Chernoff suspects that his final pick, Vaalco, could eventually catch more attention. Chernoff himself discovered the company while scanning the news a few months back. When Vaalco announced a new discovery, he says he "saw very large numbers for a very small company." Through further research, he learned that Vaalco owned offshore Gabon properties known for their valuable "Brent-quality" crude. He said that Gabon, located in West Africa, also offers "very favorable tax and operational policies" for international companies. Chernoff walked away from his research impressed. But he soon turned around and jumped into the stock when it fell, he felt, without good reason. Chernoff said investors worried when Vaalco announced that it had "temporarily abandoned" a project. But he said "the key word was 'temporarily'" because the company fully intended to resume the project after it had finished another well. Since Chernoff bought Vaalco for around $2 a share on the OTC Bulletin Board, the stock has more than doubled and moved on to the energy-dominated Amex. It climbed 1% to $4.94 on Friday. Chernoff expects the run to continue. "Capex in 2005 will be for bringing on stream recent major discoveries, meaning a big increase in production and revenues," he said. And "extremely low overhead and variable costs mean that an unusually large percentage of revenue drops to the bottom line." Jennings Capital analyst Andy Gustajtis likes one of Vaalco's partners. Pan-Ocean owns properties with Vaalco offshore but also boasts valuable onshore Gabon discoveries as well. Gustajtis notes that Pan-Ocean has enjoyed success with both so far. Indeed, he says the company has announced an "incredible string of 17 successful drilled wells since 2000 without a single dry hole." And he marvels at that performance. "This kind of major value creation through exploration drilling makes us ask, 'What the heck is going on?'" he wrote in late September. "Put simply, the company has unlocked a secret." He points to new seismic technology as the weapon. And he now expects the company's earnings to triple in 2005 -- and then double again in 2006 -- as it explores its other properties. "Our hypothesis," Gustajtis wrote, is "that Pan-Ocean holds exploration rights to a world-class reserve potential with a technical skill set that should deliver well-above average success."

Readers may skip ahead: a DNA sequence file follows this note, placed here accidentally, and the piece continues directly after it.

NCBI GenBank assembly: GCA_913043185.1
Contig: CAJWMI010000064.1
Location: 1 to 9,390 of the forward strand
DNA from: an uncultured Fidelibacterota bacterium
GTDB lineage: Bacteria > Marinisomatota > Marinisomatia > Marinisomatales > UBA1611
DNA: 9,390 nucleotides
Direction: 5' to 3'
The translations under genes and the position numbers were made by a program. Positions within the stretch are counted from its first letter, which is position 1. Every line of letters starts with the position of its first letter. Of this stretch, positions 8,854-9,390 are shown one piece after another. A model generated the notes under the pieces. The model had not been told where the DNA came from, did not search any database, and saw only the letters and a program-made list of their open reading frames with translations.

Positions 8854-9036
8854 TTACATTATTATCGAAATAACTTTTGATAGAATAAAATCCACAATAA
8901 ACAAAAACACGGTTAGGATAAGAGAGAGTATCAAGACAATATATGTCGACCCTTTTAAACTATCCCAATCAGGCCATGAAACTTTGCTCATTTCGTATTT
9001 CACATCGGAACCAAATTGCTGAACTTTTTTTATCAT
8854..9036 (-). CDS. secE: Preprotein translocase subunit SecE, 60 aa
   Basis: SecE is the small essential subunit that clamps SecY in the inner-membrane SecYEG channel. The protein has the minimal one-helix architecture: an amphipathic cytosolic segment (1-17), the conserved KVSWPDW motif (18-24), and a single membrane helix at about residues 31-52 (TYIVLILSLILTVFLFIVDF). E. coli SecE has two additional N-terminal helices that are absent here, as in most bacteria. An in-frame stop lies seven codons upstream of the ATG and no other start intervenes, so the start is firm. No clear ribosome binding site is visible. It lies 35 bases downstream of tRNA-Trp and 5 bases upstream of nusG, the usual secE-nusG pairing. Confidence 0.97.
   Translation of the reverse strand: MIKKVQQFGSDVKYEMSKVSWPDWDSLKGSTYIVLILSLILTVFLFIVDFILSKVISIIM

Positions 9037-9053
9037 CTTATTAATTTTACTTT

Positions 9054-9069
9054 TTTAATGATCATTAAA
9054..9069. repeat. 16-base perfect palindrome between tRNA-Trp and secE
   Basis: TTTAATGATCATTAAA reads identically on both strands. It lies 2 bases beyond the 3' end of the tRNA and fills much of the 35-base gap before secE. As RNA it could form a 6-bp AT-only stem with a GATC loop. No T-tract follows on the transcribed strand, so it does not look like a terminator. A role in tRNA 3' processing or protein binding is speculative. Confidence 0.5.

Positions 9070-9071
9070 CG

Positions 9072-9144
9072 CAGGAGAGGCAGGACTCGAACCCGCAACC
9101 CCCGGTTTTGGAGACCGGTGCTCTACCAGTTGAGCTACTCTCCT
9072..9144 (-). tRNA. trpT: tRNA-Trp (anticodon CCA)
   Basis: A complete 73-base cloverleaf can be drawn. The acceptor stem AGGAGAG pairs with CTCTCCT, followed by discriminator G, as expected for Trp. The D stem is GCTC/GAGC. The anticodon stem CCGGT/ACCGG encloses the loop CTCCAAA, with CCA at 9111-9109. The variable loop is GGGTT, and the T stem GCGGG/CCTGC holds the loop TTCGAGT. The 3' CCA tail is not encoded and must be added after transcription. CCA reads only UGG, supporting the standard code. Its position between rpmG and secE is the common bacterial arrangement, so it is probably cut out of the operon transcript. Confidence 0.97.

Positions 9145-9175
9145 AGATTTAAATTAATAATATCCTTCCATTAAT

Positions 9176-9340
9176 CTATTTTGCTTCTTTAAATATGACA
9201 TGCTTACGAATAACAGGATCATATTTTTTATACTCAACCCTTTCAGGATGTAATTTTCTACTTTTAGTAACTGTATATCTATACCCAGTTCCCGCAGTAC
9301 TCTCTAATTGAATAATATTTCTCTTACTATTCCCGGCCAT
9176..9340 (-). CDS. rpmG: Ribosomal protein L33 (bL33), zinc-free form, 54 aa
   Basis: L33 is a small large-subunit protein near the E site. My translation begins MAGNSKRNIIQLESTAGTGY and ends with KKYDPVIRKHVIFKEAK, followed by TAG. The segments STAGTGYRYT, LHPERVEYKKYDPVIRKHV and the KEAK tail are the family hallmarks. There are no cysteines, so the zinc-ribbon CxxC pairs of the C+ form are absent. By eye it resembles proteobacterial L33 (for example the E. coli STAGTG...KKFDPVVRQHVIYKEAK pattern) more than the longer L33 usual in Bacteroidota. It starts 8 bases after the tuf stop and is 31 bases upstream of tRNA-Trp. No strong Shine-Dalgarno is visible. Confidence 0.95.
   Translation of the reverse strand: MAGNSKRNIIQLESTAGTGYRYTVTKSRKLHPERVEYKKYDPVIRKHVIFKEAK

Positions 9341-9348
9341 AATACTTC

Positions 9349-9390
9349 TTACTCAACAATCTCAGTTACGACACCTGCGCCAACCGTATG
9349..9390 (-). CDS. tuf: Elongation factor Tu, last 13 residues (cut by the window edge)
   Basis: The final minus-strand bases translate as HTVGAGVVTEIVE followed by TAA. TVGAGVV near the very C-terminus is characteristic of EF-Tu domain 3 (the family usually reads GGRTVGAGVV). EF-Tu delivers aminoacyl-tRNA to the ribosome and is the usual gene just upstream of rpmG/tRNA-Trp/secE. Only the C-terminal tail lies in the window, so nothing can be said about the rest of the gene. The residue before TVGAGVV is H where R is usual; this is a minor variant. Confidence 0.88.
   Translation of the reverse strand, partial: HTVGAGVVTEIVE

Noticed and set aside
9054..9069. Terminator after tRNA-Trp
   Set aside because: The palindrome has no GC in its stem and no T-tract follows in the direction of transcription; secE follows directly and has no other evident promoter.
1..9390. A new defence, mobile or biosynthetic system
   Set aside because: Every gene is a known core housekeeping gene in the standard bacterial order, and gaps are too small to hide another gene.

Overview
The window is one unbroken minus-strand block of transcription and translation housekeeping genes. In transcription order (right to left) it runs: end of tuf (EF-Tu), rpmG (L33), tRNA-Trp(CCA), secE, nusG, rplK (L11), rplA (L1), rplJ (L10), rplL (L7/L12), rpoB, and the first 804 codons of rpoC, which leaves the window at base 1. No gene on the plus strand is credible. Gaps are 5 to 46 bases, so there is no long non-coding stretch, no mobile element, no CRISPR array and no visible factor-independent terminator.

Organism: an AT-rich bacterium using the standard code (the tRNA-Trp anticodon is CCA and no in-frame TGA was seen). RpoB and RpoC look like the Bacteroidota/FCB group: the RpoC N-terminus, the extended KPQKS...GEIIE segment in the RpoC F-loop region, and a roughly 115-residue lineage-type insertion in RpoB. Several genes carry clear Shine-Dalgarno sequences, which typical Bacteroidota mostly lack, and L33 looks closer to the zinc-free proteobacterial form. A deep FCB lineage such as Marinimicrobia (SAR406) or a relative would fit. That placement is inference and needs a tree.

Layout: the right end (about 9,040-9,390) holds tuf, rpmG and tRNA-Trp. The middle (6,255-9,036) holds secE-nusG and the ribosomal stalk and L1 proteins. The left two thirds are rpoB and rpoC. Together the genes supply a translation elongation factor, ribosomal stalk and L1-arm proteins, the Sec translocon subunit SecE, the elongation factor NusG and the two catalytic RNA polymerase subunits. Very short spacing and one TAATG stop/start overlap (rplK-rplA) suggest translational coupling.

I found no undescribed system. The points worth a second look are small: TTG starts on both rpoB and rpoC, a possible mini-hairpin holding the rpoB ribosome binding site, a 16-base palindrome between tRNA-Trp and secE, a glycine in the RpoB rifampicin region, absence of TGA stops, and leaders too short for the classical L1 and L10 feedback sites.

Chernoff agrees that Pan-Ocean has "a lot of potential." But he doesn't buy everything that looks attractive. Otherwise, he would already own TransGlobe Energy. Three years ago, TransGlobe sold its U.S. oil and gas properties to focus on opportunities in energy-rich Yemen. Since then, the company has managed to increase production by 38% annually. It expects to grow production by an even greater 50% next year. But it could be poised to really explode. Chernoff notes that TransGlobe owns a Yemen field located near some major discoveries owned by big oil companies. He says that TransGlobe also owns a large, unexplored field in Egypt that features geology similar to valuable fields located elsewhere in the Middle East. "TransGlobe's key Yemen field, Tasour, is big and potentially huge," he said. "The upside potential, if they hit the big one, is just astronomical." Still, Chernoff says he wants to do more homework before he places any bets on the stock. But recent investors have already fared well. Standard & Poor's analyst Charles LaPorta recently noted that TransGlobe shares gained 33% -- 11 times more than the broader market -- last month alone. Moreover, LaPorta expects the favorable industry conditions that have lifted stocks like TransGlobe to continue. "We believe the market's legitimate concerns on the supply side ... and the demand said ... have led to persistent elevated oil prices," he wrote. "And the lack of a foreseeable resolution should continue to allow our coverage universe to earn superior returns."